It’s Saturday at EXPO CHICAGO! Spend this weekend enjoying the photography on view at booth 257. The fair is open until 7 pm today, and reopens again tomorrow at 10 am. Three of our eleven featured artists who we have yet to highlight are Clarissa Bonet, Serge Najjar, and Gregory Scott.
The concept of place, and our relationship to it, is at the heart of Clarissa Bonet’s work, who was born and raised in Tampa, Florida – a coastal port city known for its amazing climate, sports teams, national defense outposts, and healthcare businesses. While the city is currently undergoing a population growth, it used to be a quiet place dominated by the warm gulf water. In 2010, Bonet moved to Chicago to attend graduate school at Columbia College Chicago. She immediately noticed the density of the city, its people, and its traffic. As she wandered the city, she was stunned by the isolation she felt among the throngs of people rushing along the sidewalks. It was this feeling that led her to City Space, an ongoing body of work about individuality in a large city.
Walking for hours, Bonet uses her phone to photograph the interactions between people, architecture and light. Later, she would revisit these places and recreate the feeling she had first experienced, hiring models to play specific roles at the precise time of day when the light was perfect. The resulting photographs are carefully staged memories that appear to be snapshots of everyday city life. As she states: “The urban space is striking. Its tall and mysterious buildings, crowds of anonymous people, and endless sea of concrete constantly intrigue me. The images I create provide a personal interpretation of the urban landscape.”
Five years ago Serge Najjar started photographing the interaction of people and architecture in his native Beirut. Influenced by the work of Kazimir Malevich, Josef Albers, Ellsworth Kelly, Frank Stella, and Alexander Rodchenko, Najjar took to the streets, focusing his lens on daily routines: construction workers sitting on a building ledge during lunch break, the sharp lines of a high-rise facade, a man looking out an open window, and children sitting on a windowsill. Whether working in Beirut, Munich or other places he visits, Najjar’s vision is unwavering – to show other people what they may not see themselves.
As he states: “There is no such thing as an ideal place to photograph, or an ideal city. Architecture inspires me, but my whole approach towards photography is to focus on what people consider as common… the people I photograph are complete strangers. I never plan where I go and what or who to shoot. My images are faithful to what I see. And every single Saturday morning I am convinced that I will never capture the picture I had the chance to capture the week before…. It is a thin line between the ugly and the beautiful, the ordinary and the extraordinary, between chaos and order.”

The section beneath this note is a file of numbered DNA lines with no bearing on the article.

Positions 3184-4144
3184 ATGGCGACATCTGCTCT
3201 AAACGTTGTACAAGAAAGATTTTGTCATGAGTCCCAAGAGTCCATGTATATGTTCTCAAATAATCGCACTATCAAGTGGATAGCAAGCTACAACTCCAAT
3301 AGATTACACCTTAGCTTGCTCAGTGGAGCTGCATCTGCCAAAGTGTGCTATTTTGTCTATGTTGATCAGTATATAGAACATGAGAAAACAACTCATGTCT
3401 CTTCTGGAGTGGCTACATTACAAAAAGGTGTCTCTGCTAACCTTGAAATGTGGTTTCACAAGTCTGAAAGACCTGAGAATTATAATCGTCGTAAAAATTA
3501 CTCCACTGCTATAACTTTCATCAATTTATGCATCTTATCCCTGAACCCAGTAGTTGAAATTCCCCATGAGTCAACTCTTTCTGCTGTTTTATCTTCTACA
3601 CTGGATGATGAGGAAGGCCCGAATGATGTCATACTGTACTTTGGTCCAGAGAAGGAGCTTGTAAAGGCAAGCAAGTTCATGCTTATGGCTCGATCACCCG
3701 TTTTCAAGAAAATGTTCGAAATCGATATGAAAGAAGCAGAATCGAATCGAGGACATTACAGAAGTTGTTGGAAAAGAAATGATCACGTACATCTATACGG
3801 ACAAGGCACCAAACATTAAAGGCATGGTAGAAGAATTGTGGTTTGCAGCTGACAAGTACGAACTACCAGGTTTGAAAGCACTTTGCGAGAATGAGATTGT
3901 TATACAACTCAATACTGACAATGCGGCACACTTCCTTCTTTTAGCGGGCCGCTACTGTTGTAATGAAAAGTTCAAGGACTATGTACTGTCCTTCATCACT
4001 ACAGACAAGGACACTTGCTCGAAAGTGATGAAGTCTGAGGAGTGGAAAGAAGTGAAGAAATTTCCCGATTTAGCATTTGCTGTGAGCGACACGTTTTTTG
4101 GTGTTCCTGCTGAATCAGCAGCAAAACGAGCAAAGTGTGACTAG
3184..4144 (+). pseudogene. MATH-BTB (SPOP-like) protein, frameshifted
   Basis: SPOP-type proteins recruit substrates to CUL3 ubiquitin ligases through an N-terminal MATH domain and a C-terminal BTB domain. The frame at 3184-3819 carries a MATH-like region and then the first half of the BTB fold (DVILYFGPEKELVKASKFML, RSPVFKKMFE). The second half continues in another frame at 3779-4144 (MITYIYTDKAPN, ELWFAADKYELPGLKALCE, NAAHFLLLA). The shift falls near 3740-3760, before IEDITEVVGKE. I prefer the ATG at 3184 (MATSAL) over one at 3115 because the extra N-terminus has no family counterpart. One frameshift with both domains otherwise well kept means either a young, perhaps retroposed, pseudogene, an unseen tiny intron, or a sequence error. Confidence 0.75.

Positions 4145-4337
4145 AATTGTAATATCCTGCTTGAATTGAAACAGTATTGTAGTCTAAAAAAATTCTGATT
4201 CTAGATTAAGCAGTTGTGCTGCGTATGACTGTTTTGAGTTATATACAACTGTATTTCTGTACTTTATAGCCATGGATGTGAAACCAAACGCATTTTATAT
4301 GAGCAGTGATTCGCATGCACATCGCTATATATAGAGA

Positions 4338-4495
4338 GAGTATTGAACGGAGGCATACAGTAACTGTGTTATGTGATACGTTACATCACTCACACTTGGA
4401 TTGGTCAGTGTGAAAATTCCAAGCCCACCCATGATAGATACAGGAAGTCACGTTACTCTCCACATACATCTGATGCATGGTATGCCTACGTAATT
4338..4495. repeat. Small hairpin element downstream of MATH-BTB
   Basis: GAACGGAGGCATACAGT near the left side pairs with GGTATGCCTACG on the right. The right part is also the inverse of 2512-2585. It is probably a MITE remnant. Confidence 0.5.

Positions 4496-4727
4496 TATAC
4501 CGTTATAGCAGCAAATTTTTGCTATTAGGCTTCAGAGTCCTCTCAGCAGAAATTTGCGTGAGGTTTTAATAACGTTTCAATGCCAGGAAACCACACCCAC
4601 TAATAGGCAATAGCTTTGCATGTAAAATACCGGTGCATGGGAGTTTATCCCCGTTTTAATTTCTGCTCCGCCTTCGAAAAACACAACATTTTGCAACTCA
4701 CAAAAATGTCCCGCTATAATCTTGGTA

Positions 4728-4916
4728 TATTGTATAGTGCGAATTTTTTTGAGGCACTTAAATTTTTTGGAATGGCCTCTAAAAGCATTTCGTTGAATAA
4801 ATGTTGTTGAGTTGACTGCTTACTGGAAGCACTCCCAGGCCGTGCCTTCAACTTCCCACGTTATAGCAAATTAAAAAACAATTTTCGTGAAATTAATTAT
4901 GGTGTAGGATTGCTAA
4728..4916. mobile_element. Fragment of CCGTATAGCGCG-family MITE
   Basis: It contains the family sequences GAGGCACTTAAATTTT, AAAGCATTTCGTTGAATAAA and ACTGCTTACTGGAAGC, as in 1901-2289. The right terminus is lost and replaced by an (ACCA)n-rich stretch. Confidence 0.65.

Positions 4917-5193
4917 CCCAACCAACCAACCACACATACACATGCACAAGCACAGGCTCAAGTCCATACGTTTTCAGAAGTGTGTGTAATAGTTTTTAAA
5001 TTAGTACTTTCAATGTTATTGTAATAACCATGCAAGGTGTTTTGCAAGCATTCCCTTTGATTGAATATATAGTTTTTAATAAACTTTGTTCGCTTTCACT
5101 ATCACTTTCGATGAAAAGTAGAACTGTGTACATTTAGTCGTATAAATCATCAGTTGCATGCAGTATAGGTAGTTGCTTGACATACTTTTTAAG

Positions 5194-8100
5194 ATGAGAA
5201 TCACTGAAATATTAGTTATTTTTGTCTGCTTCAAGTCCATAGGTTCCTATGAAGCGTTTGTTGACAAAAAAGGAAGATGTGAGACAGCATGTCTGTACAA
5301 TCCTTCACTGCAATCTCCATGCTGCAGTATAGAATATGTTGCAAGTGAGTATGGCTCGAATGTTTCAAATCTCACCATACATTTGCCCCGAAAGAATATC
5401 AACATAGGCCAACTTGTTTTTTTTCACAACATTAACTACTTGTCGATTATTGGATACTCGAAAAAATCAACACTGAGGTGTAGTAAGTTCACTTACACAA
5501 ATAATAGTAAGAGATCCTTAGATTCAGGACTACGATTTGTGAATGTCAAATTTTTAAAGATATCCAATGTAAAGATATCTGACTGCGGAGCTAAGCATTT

In 2008, upon graduating with an MFA from Indiana University, Gregory Scott stunned the art world with his mixed-media video works that combined installation, photography, performance, video and painting. As more and more artists blur the lines between medias, Scott has taken the idea to a whole new level, presenting video-based wall pieces that are humorous and poignant, contemplative yet accessible. Symbolic, 2017 is Scott’s most detailed piece to date.
Gregory Scott builds sets in his studio that serve as his subject. In these sets, he records himself performing a variety of scenarios that are then edited into 6-10 minute videos. The sets are then photographed, and the resulting wall piece is a mounted photograph with a cut out for a monitor on which a video plays, and a painted element appears on the photographic surface. In each video, he shows how he constructed the set that he photographed, breaking down the barrier between maker and viewer. All of the hardware is attached to the inside of the frame, making his works self-contained.
Continuing to use himself as the model, Scott creates narrative pieces that reference specific artists (Mark Rothko, James Turrell, Cy Twombly, Frank Stella) that have had an impact on his life. Using illusion and surprise, he challenges the definitions placed on photography, painting and video, expanding its discourse and creating a dialogue with the viewer.
Festival Hall, Navy Pier
600 E Grand Ave Chicago, IL 60611
Saturday, September 16
11:00 – 7:00 pm
Sunday, September 17
11:00 pm – 6:00 pm